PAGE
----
SSI Bundle


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SSI Bundle

  1. 1. The presentation is solely meant forAcademic purpose
  2. 2. Nothing to disclose
  4. 4. The very first requirement in ahospital/Physician/Surgeon is that itshould do the sick no harm
  5. 5.  The Definition & epidemiology of Surgical site infections (SSIs) Pathogenesis of SSI Control of SSI New initiative
  6. 6.  Mr. M underwent SSI? PPI 6 months back,  1. Yes now presented with  2, No a fever, swelling &  3. Ask CT surgeons pain at the surgical  4. I’ll like to call the site. professor  5. I am googling
  7. 7.  Must have one of following within 30 days post-op (1 year if implant): ◦ Purulent drainage ◦ Positive culture ( proper sample) ◦ Pain, inflammation, opening of wound needed Types of SSI Incisional infections ◦ Superficial (skin, subcutaneous tissue) ◦ Deep (fascia, muscle) Organ space infections
  8. 8. The overall SSI was 20.09%In this retrospective study of Gen surg & GI surg the incidence was3.67%
  9. 9.  Clinical Culturebased Outpatient follow-up Feedback Monitoring reduce SSI rates by 35-50%
  10. 10.  Endogenous sources: ◦ Majority of cases ◦ Wound is a moist, devitalized, warm area ◦ Directly proportional to inoculum, fewer organisms needed if foreign body present Exogenous sources Hematogenous and lymphatic sources
  11. 11. Dorairajan Sureshkumar et al AIFIC 2013 Abstract
  12. 12.  1. Diab. mellitus/perioeperative hyperglycemia 2. Concurrent tobacco use 3. Obesity 4. Malnutrition 5. Low preoperative albumin 6. Remote infection at the time of surgery 7. Prolonged preoperative stay 8. Prior site irradiation 9. Concurrent steroid use 10. Colonization with S.aureus
  13. 13.  1. Shaving of site, the night prior to procedure 2. Use of razor for hair removal 3. Improper preoperative skin preparation 4. Improper antimicrobial prophylaxis (wrong drug, dose & timing) 5. Failure to timely redose for prolonged procedure 6. Inadequate OR ventilation 7. Increased OR traffic 8. Poor surgical technique (tissue trauma, poor hemeostasis) 9. Break in sterile technique, asepsis 10. Perioperative hypothermia & hypoxia
  14. 14.  Preoperative  Intraoperative & factors Postoperative factors ◦ Resolve ◦ Minimize dead space, malnutrition & devitalized tissue & obesity hematoma ◦ Consider supplemental O2 ◦ Discontinue ◦ Maintain Perioperative cigarette smoking normothermia ◦ Maximize diabetes ◦ Maintain hydration & control nutrition ◦ Minimize postoperative hyperglycemia (<200 for 48 hours)
  15. 15.  Preoperative factors  Intra & postoperative ◦ Minimize preoperative factors stay ◦ Carefully prepare skin with ◦ Avoid preoperative chlorhexidine containing antibiotic use solution ◦ Treat remote sites of ◦ Rigoursly adhere to aseptic infection techniques ◦ Avoid shaving at surgical ◦ Maintain high flow of filtered air site ◦ Redose of antibiotics in ◦ Delay hair removal until prolonged procedure time of surgery (clippers) ◦ Minimize OR traffic ◦ Administer timely ◦ Minimize drains & bring antibiotic prophylaxis through separate incision. ◦ Eliminate S.aureus nasal colonization .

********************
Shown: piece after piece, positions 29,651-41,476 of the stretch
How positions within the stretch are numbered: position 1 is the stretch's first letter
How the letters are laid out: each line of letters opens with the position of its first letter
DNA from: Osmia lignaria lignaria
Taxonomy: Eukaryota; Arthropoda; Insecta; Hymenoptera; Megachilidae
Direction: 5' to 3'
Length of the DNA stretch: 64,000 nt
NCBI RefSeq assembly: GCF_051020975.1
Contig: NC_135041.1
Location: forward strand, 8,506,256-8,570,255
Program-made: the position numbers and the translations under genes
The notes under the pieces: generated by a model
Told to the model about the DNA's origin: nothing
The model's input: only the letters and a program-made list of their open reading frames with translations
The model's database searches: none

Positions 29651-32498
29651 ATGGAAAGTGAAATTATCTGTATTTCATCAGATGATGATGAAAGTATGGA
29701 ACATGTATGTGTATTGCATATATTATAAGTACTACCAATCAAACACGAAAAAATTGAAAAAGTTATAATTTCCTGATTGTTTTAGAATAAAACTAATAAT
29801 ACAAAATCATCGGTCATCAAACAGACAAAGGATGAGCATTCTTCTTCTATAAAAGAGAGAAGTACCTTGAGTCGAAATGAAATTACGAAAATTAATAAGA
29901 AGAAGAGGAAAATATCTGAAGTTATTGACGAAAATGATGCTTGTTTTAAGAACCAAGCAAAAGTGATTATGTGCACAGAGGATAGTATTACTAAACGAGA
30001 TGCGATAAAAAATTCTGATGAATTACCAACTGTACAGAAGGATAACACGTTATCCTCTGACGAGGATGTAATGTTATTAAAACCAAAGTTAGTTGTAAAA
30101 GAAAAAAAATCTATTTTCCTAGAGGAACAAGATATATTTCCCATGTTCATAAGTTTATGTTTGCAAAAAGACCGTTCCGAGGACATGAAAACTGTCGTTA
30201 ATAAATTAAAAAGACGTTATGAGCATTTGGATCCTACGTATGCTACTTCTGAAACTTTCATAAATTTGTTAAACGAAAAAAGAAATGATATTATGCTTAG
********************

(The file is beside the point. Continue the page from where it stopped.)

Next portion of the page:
16. 16.  Previous day admission ◦ Prolonged pre-op stay results in colonization by hospital flora ◦ 6% infection rate for 1 day vs 14.7% for >21 days Control infections at other sites (3 fold increase) Stop smoking (31% to 5%) 30 days pre-op Same day hair removal just before surgery (3% vs 20%) Clipping or depilation only, avoid razors One study showed craniotomy without hair removal had same infection rate
  17. 17.  Rationale is that most patients get Staph aureus from their own nose Nasal swab screening and decolonization with mupirocin for 3 days reduced all site Staph infections from 7.7% to 4% (NEJM 2002) If done ensure that the mupirocin course is finished pre-op PCR screening followed by mupirocin nasal ointment and chlorhexidine soap versus controls Rate of SSI 3.4% vs 7.2% (RR 0.42) Protection from deep space SSI even better (RR 0.21) Bottom line: applicable for cardiac surgery, implant, immunosuppressed) ◦ N Engl J Med 2010;362:9
  18. 18.  RCT compared chlorhexidine-alcohol vs povidone-iodine for clean contaminated surgery 9.1 vs 16.5% SSI rates respectively Unclear if povidone-iodine was allowed to evaporate  N Engl J Med 2010;362:18
  19. 19.  Numerous studies show an increased risk for nosocomial infections with blood transfusion (app. double) Avoid blood unless: ◦ Patient actively bleeding ◦ Hb<7.0 ◦ Critical coronary ischemia
  20. 20.  Clearly effective in reducing the incidence of surgical site infections Antibiotics have to be in the system at time of incision and for duration of surgery, give first dose in theater < 1 hour before incision. No role for oral antibiotics for a few days later No role for antibiotics after day one or continuing till drains removed Antibiotics don’t protect against infections at other sites